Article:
Clause 30 - Cross-border enforcement

Part of Modern Slavery Bill – in a Public Bill Committee at 3:45 pm on 9 September 2014.

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Photo of Karen Bradley Karen Bradley The Parliamentary Under-Secretary of State for the Home Department 3:45, 9 September 2014

Modern slavery is a cross-border issue, so we must ensure that the UK has a joined-up approach to prevent these horrific crimes. That important principle is not only reflected in the Government’s approach but was shown in the pre-legislative scrutiny Committee’s report, which highlighted the fact that

“modern slavery straddles borders without respect for jurisdiction: the UK government must work closely with the devolved institutions as they produce their own legislative responses.”

Clause 30 reflects that principle. It will enable the Secretary of State to add or remove any relevant UK order to the list of orders in clause 29 that would constitute an offence if breached in England and Wales. The Government have worked closely with the devolved Administrations on tackling modern slavery, and will ensure that similar reciprocal measures are in place so that orders made in England and Wales can be enforced throughout the UK. Both Scotland and Northern Ireland are introducing legislation on modern slavery that offers such an opportunity.

If Scotland or Northern Ireland pass legislation to introduce orders similar to the slavery and trafficking prevention and risk orders, the Secretary of State will be able to ensure that breaches of those orders are criminal offences in England and Wales. That will mean that individuals who pose a risk can be managed effectively across the UK. For example, if an individual was made subject to an order in one of the devolved Administrations and then moved to London, the risk they posed could be managed through enforcing the original order.

The Government recognise that making changes through regulations under the clause would broaden the offence in clause 29(1). The Bill therefore provides for the regulations to be subject to the affirmative resolution procedure in order to provide the appropriate level of parliamentary scrutiny.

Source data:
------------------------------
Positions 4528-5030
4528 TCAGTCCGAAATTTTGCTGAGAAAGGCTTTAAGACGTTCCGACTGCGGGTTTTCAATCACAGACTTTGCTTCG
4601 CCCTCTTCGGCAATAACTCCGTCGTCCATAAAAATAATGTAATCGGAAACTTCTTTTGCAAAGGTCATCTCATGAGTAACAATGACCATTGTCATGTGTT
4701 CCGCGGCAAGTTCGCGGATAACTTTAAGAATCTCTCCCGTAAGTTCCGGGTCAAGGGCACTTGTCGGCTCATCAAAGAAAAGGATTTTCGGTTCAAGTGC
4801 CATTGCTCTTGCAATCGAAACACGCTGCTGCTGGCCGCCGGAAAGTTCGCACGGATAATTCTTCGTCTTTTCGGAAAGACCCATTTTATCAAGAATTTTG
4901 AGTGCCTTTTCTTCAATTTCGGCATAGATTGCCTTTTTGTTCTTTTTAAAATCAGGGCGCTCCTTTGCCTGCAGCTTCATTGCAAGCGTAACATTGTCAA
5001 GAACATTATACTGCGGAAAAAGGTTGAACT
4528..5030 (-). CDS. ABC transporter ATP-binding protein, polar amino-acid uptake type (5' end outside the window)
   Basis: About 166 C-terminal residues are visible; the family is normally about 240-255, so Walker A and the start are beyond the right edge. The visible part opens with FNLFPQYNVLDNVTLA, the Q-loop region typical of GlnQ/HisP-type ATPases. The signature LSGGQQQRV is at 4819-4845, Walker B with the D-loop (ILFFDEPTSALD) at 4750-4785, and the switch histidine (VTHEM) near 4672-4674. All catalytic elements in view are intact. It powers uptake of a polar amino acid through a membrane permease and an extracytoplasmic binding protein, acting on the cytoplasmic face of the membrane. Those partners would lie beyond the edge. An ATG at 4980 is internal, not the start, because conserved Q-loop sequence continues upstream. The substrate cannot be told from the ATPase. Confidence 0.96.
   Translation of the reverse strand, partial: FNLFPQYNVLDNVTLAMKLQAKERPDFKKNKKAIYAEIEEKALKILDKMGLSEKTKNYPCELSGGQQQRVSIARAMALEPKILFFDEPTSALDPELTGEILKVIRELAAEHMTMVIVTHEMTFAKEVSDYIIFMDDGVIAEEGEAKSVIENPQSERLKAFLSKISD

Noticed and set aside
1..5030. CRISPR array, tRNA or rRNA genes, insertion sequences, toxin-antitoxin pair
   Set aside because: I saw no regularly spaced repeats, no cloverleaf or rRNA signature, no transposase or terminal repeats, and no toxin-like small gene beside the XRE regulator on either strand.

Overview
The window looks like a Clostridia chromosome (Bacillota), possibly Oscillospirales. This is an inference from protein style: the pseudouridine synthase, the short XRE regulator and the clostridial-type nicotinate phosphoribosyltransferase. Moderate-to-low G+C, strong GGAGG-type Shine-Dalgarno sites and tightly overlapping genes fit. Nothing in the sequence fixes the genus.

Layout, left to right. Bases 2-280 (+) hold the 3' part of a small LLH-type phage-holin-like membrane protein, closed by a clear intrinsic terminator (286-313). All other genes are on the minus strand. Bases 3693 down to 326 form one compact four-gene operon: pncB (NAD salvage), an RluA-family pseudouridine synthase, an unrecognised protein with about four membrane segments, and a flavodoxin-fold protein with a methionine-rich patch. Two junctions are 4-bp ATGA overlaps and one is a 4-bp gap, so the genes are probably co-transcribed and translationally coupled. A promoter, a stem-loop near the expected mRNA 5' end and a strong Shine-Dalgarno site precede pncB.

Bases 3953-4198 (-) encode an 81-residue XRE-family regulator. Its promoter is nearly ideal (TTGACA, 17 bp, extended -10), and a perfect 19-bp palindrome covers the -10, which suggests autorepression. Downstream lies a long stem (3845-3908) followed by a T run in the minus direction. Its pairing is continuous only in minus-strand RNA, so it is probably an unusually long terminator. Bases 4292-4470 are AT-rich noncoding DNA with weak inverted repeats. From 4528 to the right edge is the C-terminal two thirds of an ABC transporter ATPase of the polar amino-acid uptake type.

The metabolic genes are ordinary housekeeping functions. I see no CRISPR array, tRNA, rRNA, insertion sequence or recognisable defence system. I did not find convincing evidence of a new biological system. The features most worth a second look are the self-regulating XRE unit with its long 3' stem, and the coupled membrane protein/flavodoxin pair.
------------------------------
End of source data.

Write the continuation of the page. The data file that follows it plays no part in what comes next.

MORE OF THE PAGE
Clause 31 ensures that the court proceedings for the determination of applications for orders against children and young people under part 2 of the Bill are managed appropriately. It sets out certain circumstances—essentially, whether it is in a young person’s interest—in which rules of court may allow a youth court to deal with a person aged 18 or over in respect of applications for slavery and trafficking prevention and risk orders.

First, the clause provides that the rules of court may allow the youth court to give permission for it to hear an application against a person aged 18 or over when an application has also been made against a person under 18 and the youth court thinks that it would be in the interests of justice for the applications to be heard together. Secondly, rules of court may set out how to deal with cases against a person who is under 18 but reaches the age of 18 during the proceedings. The rules of court may set out the circumstances in which the proceedings may or must remain with the youth court and also make provision for transfers to an adult magistrates court, where that is the appropriate response. I hope that the Committee will support the inclusion of both clauses in the Bill.